Which STILL wouldn't make me knock off more than one star. Stpehenson is just too damn good at what he does. What caused a second star to disappear is what I guess I'll refer to as a case of incipient Jim Butcher-ism. Namely, fight scenes that go on and on for more pages than I can count. (And I say this as someone who's favorite book of 2015 was probably The Aeronaut's Windlass. Like Stephenson, Butcher does enough other stuff well that I grouse and complain, but always come back.) That last fight "scene" was damn near novel length by itself, or so it felt when I was reading it. (view spoiler)[Contrasted with the Xiamen fight scene, which was damn near perfect. Or such was my perception, I'm not gonna back into the Serbonian bog that is this book and count pages, sorry. (hide spoiler)]
Eh. I could continue to ramble on, shizophrenically criticizing and praising ol' Neal. But I'm done. What I would get into is the Russian novel number of characters that (mostly) did work, as Stephenson always seems to be able to manage, a few plot threads left hanging, the mildly irritating HEAness of the ending, etc. But other books call. :)...more
I received a copy of this book at no cost in return for an an honest review.
Summary: Decent but not quite ready for prime time, sadly.
NoteThis reviewI received a copy of this book at no cost in return for an an honest review.
Summary: Decent but not quite ready for prime time, sadly.
NoteThis review may contain spoilers, none of which I'm going to hide. Because I'm just a meanie beanie.
I honestly cannot remember the last time I read a work of genre fiction with no chapters breaks, something close to a stream of consciousness narration and such a collection of unlikable characters. In an odd way -- a very odd way -- think David Markson's Vanishing Point meets Charlie Huston's Sleepless, except that this wasn't as good as either. Nothing earth shattering about that, since both of those are pretty damn good.
What worked -- and worked extremely well -- was how the creatures from her alternate universe seemed fairly well grounded in their alternate biology, in a way even Lovecraft never bothered about. The infection vector (if that is the correct term) was also intriguing.
What did not work particularly well was the aforementioned narrative gimmick of no chapters, the shoving of the eponymous main character into the action in media res, and, hell, the three main characters themselves. They just never grabbed me, sorry. Eden followed Ron around because she'd always followed her around. Ron flopped from shit relationships to shit relationship because she'd always done that. Tedrin was transitioning into something out of Lovecraft or at any rate Deviant Art because, well, he was. Meh.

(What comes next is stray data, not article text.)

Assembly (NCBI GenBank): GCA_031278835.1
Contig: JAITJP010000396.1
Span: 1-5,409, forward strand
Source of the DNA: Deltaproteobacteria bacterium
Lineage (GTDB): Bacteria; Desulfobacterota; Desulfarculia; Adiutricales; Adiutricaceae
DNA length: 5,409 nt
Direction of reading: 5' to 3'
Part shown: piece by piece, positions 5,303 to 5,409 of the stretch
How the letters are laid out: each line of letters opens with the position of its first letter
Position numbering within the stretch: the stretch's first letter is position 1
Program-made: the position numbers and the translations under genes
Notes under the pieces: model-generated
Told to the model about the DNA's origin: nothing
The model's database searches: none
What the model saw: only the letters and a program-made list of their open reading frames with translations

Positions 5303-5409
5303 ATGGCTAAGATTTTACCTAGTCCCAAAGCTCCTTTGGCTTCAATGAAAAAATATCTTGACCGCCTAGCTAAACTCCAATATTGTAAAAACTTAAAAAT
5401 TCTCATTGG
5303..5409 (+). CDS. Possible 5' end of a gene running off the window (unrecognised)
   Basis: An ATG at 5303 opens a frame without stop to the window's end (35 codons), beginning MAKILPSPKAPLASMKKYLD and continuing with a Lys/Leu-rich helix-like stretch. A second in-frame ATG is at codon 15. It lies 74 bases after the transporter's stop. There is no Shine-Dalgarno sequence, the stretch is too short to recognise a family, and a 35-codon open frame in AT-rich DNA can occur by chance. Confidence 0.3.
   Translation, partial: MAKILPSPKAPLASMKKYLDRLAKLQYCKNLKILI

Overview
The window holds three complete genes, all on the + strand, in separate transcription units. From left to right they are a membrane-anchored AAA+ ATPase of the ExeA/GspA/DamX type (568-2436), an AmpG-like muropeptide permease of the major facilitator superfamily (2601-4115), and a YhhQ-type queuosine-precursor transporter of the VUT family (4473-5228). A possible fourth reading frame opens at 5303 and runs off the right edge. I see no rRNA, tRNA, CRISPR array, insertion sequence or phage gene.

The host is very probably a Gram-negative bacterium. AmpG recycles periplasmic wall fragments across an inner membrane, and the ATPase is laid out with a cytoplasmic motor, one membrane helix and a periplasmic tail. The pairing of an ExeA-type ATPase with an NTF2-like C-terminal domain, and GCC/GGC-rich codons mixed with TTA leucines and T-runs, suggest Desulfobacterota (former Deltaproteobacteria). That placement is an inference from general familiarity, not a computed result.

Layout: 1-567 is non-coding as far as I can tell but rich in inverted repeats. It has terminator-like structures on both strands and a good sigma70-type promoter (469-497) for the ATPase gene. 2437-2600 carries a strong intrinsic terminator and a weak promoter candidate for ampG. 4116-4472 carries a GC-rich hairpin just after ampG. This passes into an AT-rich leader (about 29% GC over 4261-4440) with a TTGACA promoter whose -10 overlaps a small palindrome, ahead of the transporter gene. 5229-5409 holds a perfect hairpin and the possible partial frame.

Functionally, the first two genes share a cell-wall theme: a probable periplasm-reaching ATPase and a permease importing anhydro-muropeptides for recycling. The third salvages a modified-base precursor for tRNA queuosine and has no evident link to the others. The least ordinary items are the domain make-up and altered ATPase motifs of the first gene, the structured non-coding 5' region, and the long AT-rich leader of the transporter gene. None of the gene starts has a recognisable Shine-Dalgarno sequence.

It was better than okay, but nothing I'd feel comfortable recommending on a wide basis. Yet I do think we will be hearing more from Ms. van Dahl in the future, and that this is more likely than not going to be a good thing. My sense is that author has yet to truly find her rhythm. ...more
And so it begins. Set in NY City in living memory, it might as well be set in Colonial times for all the relevance it has to the NY City of today. OrAnd so it begins. Set in NY City in living memory, it might as well be set in Colonial times for all the relevance it has to the NY City of today. Or so I sense.
Matt Scudder. What drives you, what motivates you? Hell, what do you even look like? Thanks to A Walk Among the Tombstones I'm going to have a difficult time of ever thinking of you as looking like anything but Liam Neeson. But is that fair? All we know is that you're big, white and like to drink. And that your existence is primarily constrained to a few blocks in Manhattan a decade or two before gentrification became a thing.
I don't think I can add much more than the above review, though I'm afraid I found the introduction by Stephen King to be as irritating -- almost condescending -- as it was anything else.
We meet Lieutenant Koehler for the first time in this book. I believe he is a minor character in most of the early novels, though as time goes on he is phased out and replaced by Joe Durkin as Scudder's main contact at the NYPD.
We meet ElizabethMarvell (sp?) in this book as well, much to my shock and surprise, though we never learn her last name in this book.
And as to the plot? Curiously, the weakest part of this book. Scudder always seems to get some sort of behind the scenes/off-camera as it were revelation that leads him to solve the mystery, cash the check, make his tithe and set him back on the barstool nursing his bourbon and coffee. (Though at one point he has a ... Stinger or two or three, which was candidly a new one on me. Sounds absolutely ghastly, but this was 1976 after all....more
Please note: I received a copy of this e-book in return for an unbiased review. I have no personal or financial relationship of any kind with this autPlease note: I received a copy of this e-book in return for an unbiased review. I have no personal or financial relationship of any kind with this author or his publisher.
A fairly typical and predicable bit of airport gift shop thriller. Nothing all that interesting or exciting but nothing particularly bad, either. One rather original bit, which, nope, nope, nope, not gonna say outside of spoiler tags. But it was a good one.
IOW, this is my bread and butter. Unfortunately the prose was so klunky at certain points, the narrative so meandering, I finally got irritated and shaved off a star. Sorry, but it had to be done. Still not a bad read, and I guess if the price were ever right again, as in $0.00, would read another by Mr. Wade. Would anticipate another three starrer there, too.